JAGANNATH PAUL: A JOURNEY OF SELF-BELIEF, PERSEVERANCE AND AMBITION
Leading Indian artist Jagannath Paul is famous for his mixed media works that explore themes of togetherness and intimacy—through semi-abstract images of men and women’s faces, he explores how each person can contain a multitude of personalities. Although I have personally known Jagannath since 2012 and have worked with him through Laasya Art for many years, I had not heard his artistic journey until I sat down with him earlier this year. It is a truly inspiring story of self-belief, perseverance and ambition.
In his own words, Jagannath Paul recounts his story:
Namkhana, West Bengal (early years)
I was born into a very humble family in a village in West Bengal. My father was a farmer, and my mother was a cook at a boarding school nearby. Early on, one of my teachers recognized my talent for art and encouraged me. So I started making sculptures and painting sign boards, which actually became quite a successful side business. In high school, the same teacher gave me a book that listed all the art colleges in Kolkata, which was the closest city to where I lived — located about 5 hours away by bus.
Kolkata (1994 – 1999)
With my teacher’s encouragement, I traveled to Kolkata in 1994 at the young age of 16 to explore the art colleges and what kind of education they could offer. When I arrived, I was simply shocked to see the bustling crowds, the traffic and the tall buildings. I had never seen anything like it! Looking back, I think it was the only time in life when I felt truly afraid.
While visiting Kolkata, I stopped to ask a group of students for directions to one of the art colleges, and a young boy kindly guided me there. This turned out to be a fateful interaction — that evening, I missed the last train to my village and spent the night sleeping on the station benches. The next morning, I happened to bump into the same boy at the train station, whose parents generously invited me to stay in their home until I could find better accommodations. The boy, Pritwish Bhowmick, eventually became one of my lifelong friends.
Pritwish and his family helped me get on my feet, even finding me a room to rent and introducing me to their art teacher, Subuddha Ghosh, who offered me a job teaching art to young children. He also offered to train me for free, which was so generous. While working with him, I applied and got accepted into the 2 best art colleges in Kolkata, Santiniketan on the outskirts of the city and the Government College of Art and Craft in the urban center — I chose the latter so I could continue to teach and therefore support myself financially.
Mumbai (2000 – 2006)
While in college, I met Sumit Basu, a production designer for Bollywood films who promised to help me get started in the film industry if I was ever interested — another fateful interaction. So when I graduated from art school in 1999, I thought why not test my fortune in Bombay? I took Sumit up on his offer and quickly found a job in Bombay, as well as a very small room to rent in Dharavi, the largest slum in Asia.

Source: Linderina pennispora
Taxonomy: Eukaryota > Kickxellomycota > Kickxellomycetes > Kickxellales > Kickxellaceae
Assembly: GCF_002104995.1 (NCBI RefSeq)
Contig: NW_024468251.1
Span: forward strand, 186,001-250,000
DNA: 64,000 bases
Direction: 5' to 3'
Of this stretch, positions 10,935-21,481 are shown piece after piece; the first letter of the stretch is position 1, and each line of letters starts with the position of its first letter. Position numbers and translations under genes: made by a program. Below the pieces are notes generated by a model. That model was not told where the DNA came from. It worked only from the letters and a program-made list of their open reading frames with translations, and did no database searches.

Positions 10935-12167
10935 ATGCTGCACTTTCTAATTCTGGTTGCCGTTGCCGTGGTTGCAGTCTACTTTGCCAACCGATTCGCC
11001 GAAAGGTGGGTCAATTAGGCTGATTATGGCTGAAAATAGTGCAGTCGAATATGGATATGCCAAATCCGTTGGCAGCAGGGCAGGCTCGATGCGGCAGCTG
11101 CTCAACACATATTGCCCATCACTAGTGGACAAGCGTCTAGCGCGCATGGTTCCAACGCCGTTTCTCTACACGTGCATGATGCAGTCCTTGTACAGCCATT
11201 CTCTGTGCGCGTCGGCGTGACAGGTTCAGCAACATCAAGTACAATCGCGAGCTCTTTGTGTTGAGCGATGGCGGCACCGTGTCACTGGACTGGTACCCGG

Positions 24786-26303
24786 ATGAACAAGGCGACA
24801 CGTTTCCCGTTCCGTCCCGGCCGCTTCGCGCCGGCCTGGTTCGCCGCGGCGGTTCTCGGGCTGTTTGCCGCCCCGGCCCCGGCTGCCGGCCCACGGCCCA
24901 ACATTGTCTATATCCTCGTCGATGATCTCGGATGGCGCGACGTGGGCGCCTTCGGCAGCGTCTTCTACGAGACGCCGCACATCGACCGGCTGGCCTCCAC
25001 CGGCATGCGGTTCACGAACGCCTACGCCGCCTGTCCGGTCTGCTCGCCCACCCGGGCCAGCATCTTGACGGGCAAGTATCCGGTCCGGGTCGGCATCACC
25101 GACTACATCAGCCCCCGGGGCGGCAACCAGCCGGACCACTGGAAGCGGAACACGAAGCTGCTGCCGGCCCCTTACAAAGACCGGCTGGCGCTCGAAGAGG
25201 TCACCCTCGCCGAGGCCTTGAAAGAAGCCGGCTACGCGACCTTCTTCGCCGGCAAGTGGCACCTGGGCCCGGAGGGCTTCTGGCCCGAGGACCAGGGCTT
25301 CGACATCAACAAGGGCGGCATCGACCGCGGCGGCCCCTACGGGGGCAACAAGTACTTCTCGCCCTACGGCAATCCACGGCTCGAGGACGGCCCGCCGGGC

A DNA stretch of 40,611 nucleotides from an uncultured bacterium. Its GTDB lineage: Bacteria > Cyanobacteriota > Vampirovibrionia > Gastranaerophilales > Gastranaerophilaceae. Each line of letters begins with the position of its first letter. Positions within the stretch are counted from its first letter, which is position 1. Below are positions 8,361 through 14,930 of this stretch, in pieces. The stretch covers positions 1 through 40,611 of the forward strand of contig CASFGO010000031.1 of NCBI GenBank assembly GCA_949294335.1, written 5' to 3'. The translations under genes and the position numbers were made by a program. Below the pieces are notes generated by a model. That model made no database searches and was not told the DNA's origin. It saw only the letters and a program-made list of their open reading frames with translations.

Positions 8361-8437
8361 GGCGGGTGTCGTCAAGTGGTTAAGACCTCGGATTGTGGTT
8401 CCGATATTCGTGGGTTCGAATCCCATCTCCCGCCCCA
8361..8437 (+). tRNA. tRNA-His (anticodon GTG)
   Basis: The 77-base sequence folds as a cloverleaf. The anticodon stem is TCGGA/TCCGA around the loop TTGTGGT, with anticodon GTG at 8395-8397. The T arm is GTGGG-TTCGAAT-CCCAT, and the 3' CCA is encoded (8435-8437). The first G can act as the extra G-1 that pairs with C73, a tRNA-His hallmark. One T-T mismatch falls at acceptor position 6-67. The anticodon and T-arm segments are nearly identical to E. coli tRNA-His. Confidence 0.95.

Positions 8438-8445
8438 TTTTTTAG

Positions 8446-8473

After I settled into my new job, I soon began itching to paint and express my own ideas. With my limited savings, I bought art supplies and painted on my days off. My room was so small I could barely fit the canvases inside! Once I had finished 4 or 5 paintings, I brought them to a few galleries in Bombay. One of the galleries kept two of my works, and within just a few days, the gallerist had sold both. She asked for more and then more, continuing to sell the paintings quickly. It was incredible.
From there, truthfully my success as an artist happened quickly. One of the leading galleries in Bombay reached out to me to promote my work, and when I had my first solo exhibition in 2004 at Nehru Centre, it sold out completely. That’s when I got married and finally moved out of Dharavi, and I haven’t looked back since.
Looking Back… (2006 to present)
Since then I have been fortunate to show my work in galleries across India and art fairs around the world. I have even won a number of awards, like the Hindustan Pencil Ltd. Award by Bombay Art Society. I know my talent was an essential part of becoming an artist, but more importantly I had such focus in those early years. I knew what I wanted and I went after it. I didn’t have a particular timeline and I adapted along the way, making full use of every opportunity afforded to me.
Now I also try to consciously focus on gratitude for the help I have received in life and the good things that have happened. Complete strangers have stepped up to help me, from Pritwish to Subuddha to Sumit. I hope to pass on this generosity to the next generation of talented Indian artists.
Thank you so much, Jagannath.
As a gallerist, I admire how Jagannth continues to ‘travel light’ and remain down to earth, despite his great success.
Please visit https://laasyaart.com/jagannath-paul/ to browse our collection of paintings by artist Jagannath Paul online. If you would like to make an appointment to see these works in person at our Indian art gallery in Palo Alto, please reach out at firstname.lastname@example.org or +1 650-770-9088.
— Sonia Nayyar Patwardhan